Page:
Saturday, January 29, 2011

Blaming complex rules-is it shooting the messenger?

Accounting rules(IFRS, GAAP) and legal rules(laws, regulations) are often blamed for their rigidity, antique nature, 'obstructive' nature, illogical etc. But since we mostly listen to the affected party('business')'s view point, I thought it is time to present the other view point also in this post
  1. Rules aim to govern reality: Governments do not wake up and decide to adopt rules for fun. They do so to address a malaise/issue in society. For instance, laws are mainly to resolve disputes and accounting rules aim to prevent window dressing. Rules are often 'locking the stable after the horse has bolter' type of response. For example, the famed US SOX Act was passed after scams like Enron, Tyco broke out. It takes time to make changes and by then things do get obsolete
  2. If unregulated, capitalists go haywire:-When we design the perfect economic system and incentive systems to correct market failures, then we do not need so many 'rules'. But till this Utopian vision emerges, we need rules to protect(or atleast try to protect) society from business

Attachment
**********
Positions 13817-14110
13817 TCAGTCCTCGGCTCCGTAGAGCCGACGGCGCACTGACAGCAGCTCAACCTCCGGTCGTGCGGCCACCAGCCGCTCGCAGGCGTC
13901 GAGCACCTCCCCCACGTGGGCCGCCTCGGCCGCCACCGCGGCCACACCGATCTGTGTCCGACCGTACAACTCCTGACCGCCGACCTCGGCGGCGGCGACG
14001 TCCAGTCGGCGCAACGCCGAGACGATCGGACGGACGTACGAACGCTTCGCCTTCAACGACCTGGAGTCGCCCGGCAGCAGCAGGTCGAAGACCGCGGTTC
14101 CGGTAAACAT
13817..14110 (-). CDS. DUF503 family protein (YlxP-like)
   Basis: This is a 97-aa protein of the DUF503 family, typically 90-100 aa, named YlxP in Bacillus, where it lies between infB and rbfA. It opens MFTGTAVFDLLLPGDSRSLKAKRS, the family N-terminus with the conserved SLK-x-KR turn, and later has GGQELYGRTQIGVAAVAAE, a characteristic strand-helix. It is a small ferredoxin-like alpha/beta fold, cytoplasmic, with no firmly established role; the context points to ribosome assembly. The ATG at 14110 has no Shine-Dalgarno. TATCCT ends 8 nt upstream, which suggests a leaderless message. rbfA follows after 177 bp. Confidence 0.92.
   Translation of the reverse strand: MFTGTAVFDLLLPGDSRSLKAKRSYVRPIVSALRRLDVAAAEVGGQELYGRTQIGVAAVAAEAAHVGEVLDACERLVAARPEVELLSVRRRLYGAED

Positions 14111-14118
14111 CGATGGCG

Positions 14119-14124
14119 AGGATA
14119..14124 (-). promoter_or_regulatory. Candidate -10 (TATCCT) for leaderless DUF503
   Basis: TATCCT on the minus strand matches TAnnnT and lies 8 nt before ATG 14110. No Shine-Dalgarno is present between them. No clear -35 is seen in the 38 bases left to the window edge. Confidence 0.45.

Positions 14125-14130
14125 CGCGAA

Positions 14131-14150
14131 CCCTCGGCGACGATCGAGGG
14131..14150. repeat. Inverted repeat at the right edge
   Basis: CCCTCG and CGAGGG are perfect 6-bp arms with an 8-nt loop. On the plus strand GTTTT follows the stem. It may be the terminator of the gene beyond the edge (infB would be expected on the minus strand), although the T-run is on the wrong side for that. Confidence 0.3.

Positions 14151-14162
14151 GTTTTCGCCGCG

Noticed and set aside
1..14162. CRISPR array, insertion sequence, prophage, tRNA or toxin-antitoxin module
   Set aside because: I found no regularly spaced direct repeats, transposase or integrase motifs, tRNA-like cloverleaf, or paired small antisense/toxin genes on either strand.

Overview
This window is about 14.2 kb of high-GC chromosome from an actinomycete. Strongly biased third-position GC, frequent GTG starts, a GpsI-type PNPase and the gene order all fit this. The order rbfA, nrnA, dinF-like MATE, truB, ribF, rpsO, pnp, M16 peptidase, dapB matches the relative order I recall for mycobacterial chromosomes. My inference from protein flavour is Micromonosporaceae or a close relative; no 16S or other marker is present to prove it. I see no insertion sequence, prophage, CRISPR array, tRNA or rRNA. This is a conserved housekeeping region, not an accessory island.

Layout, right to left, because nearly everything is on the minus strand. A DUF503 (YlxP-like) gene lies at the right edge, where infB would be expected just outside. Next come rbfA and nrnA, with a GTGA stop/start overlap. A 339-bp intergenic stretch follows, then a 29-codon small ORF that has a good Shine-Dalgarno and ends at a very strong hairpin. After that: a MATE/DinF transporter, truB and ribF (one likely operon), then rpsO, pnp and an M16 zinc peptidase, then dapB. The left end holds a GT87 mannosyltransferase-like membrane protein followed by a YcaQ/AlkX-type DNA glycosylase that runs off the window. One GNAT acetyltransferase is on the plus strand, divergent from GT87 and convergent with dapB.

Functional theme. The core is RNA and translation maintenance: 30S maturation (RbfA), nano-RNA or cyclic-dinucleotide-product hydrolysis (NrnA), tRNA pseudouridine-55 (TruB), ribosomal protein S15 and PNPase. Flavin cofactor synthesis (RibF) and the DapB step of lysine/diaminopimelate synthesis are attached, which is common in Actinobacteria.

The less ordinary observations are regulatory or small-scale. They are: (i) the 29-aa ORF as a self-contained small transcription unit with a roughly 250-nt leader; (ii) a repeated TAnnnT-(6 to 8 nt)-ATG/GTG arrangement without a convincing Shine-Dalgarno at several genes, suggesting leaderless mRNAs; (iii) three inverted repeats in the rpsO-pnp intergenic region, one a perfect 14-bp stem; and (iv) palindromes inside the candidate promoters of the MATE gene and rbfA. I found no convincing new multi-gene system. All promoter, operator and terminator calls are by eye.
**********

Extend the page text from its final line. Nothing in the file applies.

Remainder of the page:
3. It merely reflects reality:- For instance, accounting of financial instruments is blamed for the crisis(!) but this could well be due to the complexity of the underlying instruments themselves
Points (1) & (3) make the case that before joining in a critique of any rule, we should try looking at the core issue beyond emotional appeals. 

Friday, January 7, 2011

Are professional institutes(ICAI/ICSI/ICWAI) really self regulating?

One does not expect businessmen to discipline themselves but professionals(lawyers/doctors/CA's/CS/CWA's etc) are expected to do so. Even the consumer courts/HC/SC give reliance to the findings of the disciplinary bodies of those institutes before entertaining public complaints against these professionals.

The case for professional self regulation has been that
  1. only a professional can appreciate and critique the work of another('peer review' also based on this)
  2. Professionals work in the public interest and so can be trusted to self regulate themselves.
Sadly, this trust seems to have been some what misplaced. When a professional is arrested, the profession is certainly brought into disrepute. When ICAI, ICSI and ICWAI were slow to act on the press reports, the Ministry of Corporate Affairs(MCA) had to direct them via this letter issued in Dec-10 to take suo-motu notice of such publicly reported cases. The list of professionals (against whom such action is pending) has to be mentioned.

As an aspiring member of all 3 institutes, it saddens me to note that the MCA had to take such a severe step. Even a layperson(let alone an informed member) would expect speedier investigation by the institutes( into professional misconduct resulting in arrest) than by the investigating agencies. Hopefully, the MCA letter will restore some public confidence into efficacy of 'self regulation'